I've even reneged on my promise to do a lap with Irene in 2016!

(St German ((Peel)) being interviewed for Manx Radio by Amy Griffiths)

Unfortunately, I didn't quite go out in the blaze of glory that I'd been hoping for but under the circumstances, I was very pleased to come 2nd in 15:04.

This year, I hadn't really been on the money in training and I was very disappointed with my 50k race in Slovakia in March but just put that down to trying to go a little too quickly on a warm day.

However, my times just weren't what they should have been throughout my preparation and at the 10,000m championships in May, I was almost 5 minutes above my best and received some negative comments about my technique. This was was the catalyst for having my blood tested and sure enough, it was found that I was lacking in iron and my blood count was low.

Unfortunately and frustratingly, due to a clerical error, there was a delay in me receiving the results and I had to go for a 2nd test.

Panic was starting to grip and then just 3 weeks and 6 days before Parish, I was well down the field in the Northern 10 Miles and was beaten by Richard Gerrard by 11 minutes, the big day looming large .

My old chum, sports masseur, therapist, personal trainer and top policeman, Mark Hempsall suggested the Hyperbaric Chamber. On the recommendation of David Downey who runs the facility, I was referred by Dr David Walker for a course of treatment which was extremely good of him as he is after all a rival as well as a friend.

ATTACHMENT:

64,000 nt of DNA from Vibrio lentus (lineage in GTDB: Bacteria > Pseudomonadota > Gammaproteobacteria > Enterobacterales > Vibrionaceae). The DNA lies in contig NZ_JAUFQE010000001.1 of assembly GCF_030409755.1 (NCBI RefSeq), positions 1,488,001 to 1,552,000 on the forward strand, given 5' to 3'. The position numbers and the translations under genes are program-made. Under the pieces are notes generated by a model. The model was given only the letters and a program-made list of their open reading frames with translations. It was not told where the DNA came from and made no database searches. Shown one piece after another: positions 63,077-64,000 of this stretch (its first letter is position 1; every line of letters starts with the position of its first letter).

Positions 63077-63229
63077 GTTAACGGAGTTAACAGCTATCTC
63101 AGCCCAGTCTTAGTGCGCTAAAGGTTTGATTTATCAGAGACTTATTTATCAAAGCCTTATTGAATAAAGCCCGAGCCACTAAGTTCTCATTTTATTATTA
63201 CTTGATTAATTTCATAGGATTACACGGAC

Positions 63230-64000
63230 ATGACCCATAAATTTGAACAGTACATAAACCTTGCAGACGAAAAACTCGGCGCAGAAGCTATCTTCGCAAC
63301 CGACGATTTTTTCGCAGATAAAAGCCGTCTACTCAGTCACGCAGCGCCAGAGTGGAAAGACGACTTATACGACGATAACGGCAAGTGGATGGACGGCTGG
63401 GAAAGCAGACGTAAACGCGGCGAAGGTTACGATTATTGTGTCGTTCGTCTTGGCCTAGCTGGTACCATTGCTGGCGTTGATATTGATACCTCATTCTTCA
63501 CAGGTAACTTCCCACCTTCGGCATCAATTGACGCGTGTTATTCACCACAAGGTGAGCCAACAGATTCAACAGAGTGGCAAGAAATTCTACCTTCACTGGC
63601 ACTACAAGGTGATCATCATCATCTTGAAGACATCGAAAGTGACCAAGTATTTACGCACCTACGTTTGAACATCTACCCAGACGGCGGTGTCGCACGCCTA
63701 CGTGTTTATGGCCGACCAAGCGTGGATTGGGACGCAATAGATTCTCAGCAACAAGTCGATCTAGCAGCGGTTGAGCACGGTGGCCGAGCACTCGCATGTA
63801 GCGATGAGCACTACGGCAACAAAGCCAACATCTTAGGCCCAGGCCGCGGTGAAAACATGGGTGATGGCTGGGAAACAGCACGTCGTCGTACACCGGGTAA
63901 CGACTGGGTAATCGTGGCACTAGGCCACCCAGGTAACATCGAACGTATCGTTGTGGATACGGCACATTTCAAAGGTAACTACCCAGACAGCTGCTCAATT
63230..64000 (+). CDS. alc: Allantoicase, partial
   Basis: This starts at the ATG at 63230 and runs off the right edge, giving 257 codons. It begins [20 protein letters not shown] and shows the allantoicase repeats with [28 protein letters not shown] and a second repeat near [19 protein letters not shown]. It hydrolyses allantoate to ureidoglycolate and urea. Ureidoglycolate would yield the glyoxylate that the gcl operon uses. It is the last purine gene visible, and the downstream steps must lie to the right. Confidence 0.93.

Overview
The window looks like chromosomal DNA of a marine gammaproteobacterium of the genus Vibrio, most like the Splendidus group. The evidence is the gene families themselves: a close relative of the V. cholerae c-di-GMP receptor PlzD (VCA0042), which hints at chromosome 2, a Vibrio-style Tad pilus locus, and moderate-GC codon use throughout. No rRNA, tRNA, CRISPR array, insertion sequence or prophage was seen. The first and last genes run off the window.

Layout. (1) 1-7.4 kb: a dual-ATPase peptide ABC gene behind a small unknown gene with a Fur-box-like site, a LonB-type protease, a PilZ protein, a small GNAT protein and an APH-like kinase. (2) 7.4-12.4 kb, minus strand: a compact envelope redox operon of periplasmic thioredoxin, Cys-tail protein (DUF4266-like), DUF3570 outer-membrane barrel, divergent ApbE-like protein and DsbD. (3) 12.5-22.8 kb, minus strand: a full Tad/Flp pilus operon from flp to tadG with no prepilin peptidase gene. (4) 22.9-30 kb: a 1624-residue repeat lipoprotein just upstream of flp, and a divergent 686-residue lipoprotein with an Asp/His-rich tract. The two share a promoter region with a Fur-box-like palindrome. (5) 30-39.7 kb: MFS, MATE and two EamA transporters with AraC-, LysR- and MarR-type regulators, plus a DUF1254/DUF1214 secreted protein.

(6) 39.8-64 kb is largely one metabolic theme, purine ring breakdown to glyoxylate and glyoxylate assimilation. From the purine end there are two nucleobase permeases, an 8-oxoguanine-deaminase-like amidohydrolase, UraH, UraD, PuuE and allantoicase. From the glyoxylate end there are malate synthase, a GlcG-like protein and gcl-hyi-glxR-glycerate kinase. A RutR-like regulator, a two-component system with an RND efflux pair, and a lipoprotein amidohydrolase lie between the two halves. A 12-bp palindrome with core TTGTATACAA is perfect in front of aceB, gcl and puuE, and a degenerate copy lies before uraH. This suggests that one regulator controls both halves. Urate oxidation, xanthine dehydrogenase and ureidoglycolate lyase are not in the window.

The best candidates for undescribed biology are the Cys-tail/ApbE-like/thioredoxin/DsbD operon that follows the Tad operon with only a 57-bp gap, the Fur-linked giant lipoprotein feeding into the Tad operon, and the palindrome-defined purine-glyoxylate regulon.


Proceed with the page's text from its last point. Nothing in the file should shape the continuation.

Therefore, for two weeks, I spent an hour diving without the fishes. You are put into a pressurised container (with comfy seats,) air is pumped into it until you reach an equivalent pressure at the depth of 14.5m.

On the first occasion, I really struggled. It was a similar feeling I've previously experienced being in a plane about to land and it was if someone was tightening a steel band around my skull but I soon became used to it and the technician Dean Cooke watches you on video, should you need to stop at any time.

You also wear a mask and breathe pure oxygen, the theory being that you stimulate the red blood cells and that's why it helps heal injuries and in my case revitalises the blood count.

As those of you who saw my last blog will know, I made a late decision raise money the charity which receives only a small amount of support from Isle of Man Government. They help patients from all walks of life with a wide variety of different complaints, divers with decompression sickness have been flown in from all over the British Isle and although not everyone in medicine agrees, hyperbaric medicine's contribution to the welfare of the community is underrated and underfunded.

Unfortunately, my, 'Just Giving' page was unsuccessful with only £20 donated. However, using the old fashioned method of a form on the Reception desk, the generosity of friends and guests staying at the Welbeck added a further £233 with us adding another £100, which as you can see above, I handed to them the other day.

For more information, please see: http://www.hyperbaric.im/

Although I'd managed my first respectable training session, (3 x 3k @ 12kph) for quite some time, I had absolutely no idea as I stood on the start line whether I could be competitive or even last the 85 miles because with my recovery being so close to the race, I had no real way of testing if I was ready other than proving the pudding by eating it.